Judge Moran passed away yesterday. Click here for the Northern District’s official statement.* This is a difficult post for me to write. It is hard, maybe impossible, to capture Judge Moran’s impact on the Northern District of Illinois in a relatively short blog post. Judge Moran served as a federal district judge for almost thirty years, including as Chief Judge in the early 1990s. Judge Moran also served Illinois as a state representative and spent several years in the Army after getting his undergraduate degree from the University of Michigan and before attending Harvard Law School.
As a district judge, Judge Moran was respectful, thoughtful, and thorough. Judge Moran’s most lasting contributions to the Northern District were likely as a mentor and a writer. Judge Moran’s opinions were detailed and well reasoned, but most of all his opinions were written in straight forward language that opened the federal courts to people without legal training. Judge Moran’s passing is a significant loss.
[UPDATE:] The Chicago Tribune posted a detailed obituary here with more comments from Judge Moran’s peers and a more detailed account of his impressive legal career.
* I will post more information regarding any memorials, as the information becomes available. On a procedural note, Judge St. Eve is hearing any motions pending on Judge Moran’s docket until further notice.

Continue Reading The Passing of Judge Moran

Here are several important, national patent and trademark stories:
Via Patent Docs (which has a new web address — http://www.patentdocs.org) a new patent reform bill (perhaps the first of three) may be issued as early as Monday, March 2 — click here to read the Patent Docs post.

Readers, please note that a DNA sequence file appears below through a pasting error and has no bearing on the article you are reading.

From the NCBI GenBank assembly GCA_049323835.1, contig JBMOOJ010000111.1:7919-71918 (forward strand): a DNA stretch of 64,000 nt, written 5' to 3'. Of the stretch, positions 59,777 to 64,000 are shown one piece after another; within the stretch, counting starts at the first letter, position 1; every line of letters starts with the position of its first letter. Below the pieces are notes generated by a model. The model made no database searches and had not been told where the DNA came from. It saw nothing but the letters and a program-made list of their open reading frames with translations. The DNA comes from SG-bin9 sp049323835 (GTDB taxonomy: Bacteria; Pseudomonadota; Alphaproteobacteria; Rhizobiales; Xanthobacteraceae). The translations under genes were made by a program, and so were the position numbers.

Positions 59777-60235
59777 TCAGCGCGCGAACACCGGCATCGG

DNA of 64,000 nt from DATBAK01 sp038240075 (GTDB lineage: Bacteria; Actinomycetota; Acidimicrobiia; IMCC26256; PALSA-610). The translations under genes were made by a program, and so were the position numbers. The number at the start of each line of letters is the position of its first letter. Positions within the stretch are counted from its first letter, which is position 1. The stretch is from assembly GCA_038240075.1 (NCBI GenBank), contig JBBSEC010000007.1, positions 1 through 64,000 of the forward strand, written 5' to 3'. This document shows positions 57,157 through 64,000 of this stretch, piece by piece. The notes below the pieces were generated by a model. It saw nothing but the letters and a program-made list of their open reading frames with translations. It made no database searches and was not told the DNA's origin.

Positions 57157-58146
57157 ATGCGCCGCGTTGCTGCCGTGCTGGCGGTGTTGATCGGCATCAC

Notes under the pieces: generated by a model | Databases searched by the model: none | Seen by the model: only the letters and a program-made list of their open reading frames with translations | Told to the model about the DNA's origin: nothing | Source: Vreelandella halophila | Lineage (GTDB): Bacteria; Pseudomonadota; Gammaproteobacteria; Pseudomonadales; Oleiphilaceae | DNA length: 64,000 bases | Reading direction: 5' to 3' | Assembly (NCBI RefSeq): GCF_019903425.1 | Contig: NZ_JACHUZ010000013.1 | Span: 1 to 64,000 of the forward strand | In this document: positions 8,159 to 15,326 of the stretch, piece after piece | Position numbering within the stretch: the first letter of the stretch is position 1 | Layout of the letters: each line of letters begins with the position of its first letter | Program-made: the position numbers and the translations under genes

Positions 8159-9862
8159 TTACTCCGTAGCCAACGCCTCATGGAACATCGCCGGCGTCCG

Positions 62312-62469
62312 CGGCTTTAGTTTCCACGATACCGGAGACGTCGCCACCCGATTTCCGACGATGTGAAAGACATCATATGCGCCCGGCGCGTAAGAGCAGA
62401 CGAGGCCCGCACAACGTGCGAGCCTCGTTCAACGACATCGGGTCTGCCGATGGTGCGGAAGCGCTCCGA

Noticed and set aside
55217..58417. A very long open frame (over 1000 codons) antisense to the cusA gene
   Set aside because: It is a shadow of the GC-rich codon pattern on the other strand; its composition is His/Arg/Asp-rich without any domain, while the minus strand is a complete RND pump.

President Obama has nominated Gary Locke to be the next Secretary of Commerce, which would put Locke in charge of the PTO. Locke, formerly the Governor of the state of Washington, is currently a partner in Davis Wright Tremaine’s Seattle office. For more on the appointment from the Chicago Tribune’s Swamp blog, click here. In his speech announcing the nomination, President Obama pointed out that among Locke’s many impressive credentials and accomplishments, he is an Eagle Scout. As an Eagle myself, I am always glad to see another succeed.

Continue Reading Patent Reform & Another Commerce Secretary

The Chicago Tribune ran an interesting article by Ann Meyer yesterday (click here to read it) discussing companies monetizing IP, specifically patents and dormant trademarks, not just through the more traditional means of litigation and licensing, but also through sales of the IP. While there are numerous brokers who help sell IP, the article focused on Chicago-based Ocean Tomo’s patent auctions. It is not very surprising that in a down economy companies are looking to their IP as a significant source of value. Nor is it surprising that companies would seek to avoid the upfront costs of both licensing and litigation in favor of a more immediate sale for IP the company is not using. Of course, the continued health of the patent, trademark and copyright dockets in the Northern District of Illinois and across the country prove that companies continue to monetize their IP and protect market space from competitors through more traditional means as well.